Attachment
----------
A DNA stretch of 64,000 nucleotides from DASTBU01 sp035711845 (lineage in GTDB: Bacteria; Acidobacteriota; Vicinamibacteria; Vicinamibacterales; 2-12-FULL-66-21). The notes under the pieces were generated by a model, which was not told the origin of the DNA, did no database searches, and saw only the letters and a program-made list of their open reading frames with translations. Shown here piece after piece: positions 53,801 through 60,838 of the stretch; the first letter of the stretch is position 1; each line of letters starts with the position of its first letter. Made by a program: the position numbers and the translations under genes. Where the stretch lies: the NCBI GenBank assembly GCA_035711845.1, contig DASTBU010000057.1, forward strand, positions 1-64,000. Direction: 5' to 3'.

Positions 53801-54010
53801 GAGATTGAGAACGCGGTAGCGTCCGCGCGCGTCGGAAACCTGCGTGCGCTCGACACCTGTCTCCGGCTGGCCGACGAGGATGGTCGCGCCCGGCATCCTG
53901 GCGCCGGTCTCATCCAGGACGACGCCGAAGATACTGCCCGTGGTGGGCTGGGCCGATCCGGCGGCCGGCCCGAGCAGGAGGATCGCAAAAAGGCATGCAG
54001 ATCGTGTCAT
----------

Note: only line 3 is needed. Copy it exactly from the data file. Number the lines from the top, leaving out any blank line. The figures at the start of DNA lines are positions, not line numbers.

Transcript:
53801 GAGATTGAGAACGCGGTAGCGTCCGCGCGCGTCGGAAACCTGCGTGCGCTCGACACCTGTCTCCGGCTGGCCGACGAGGATGGTCGCGCCCGGCATCCTG